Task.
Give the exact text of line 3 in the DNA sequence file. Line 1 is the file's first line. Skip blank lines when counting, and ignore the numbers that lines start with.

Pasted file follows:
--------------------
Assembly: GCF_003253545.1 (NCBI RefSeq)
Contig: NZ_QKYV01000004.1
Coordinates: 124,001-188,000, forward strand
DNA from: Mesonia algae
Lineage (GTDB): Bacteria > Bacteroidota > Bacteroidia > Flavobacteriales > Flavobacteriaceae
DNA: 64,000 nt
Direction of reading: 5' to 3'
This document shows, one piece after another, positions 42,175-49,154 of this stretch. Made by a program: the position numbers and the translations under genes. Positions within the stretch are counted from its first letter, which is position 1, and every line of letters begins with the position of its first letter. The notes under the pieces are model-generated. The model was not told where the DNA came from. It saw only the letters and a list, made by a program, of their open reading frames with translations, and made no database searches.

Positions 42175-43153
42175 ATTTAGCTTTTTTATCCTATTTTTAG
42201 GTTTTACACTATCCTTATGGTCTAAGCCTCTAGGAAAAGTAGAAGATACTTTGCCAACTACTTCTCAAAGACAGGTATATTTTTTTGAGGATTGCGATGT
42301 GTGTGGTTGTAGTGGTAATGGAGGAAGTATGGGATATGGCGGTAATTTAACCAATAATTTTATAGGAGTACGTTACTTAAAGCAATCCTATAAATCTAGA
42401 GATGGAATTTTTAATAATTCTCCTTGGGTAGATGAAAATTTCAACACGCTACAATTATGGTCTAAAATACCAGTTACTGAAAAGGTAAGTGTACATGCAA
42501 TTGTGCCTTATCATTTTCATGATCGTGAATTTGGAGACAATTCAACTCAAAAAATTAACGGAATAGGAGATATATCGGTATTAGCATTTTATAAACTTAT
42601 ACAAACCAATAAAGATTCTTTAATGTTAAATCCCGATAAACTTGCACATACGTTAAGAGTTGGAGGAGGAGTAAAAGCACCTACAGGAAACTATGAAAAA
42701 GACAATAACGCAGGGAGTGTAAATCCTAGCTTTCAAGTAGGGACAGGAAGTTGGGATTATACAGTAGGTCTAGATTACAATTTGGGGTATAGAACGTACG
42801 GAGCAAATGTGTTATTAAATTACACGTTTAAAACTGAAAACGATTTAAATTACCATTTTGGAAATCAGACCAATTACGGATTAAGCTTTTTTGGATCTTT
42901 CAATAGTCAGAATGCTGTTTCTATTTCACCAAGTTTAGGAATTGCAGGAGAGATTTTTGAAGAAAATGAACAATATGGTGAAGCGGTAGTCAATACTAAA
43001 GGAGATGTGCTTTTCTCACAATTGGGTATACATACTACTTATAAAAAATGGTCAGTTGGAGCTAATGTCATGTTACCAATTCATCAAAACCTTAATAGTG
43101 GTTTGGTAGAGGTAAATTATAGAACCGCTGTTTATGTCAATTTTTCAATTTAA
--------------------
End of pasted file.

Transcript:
Coordinates: 124,001-188,000, forward strand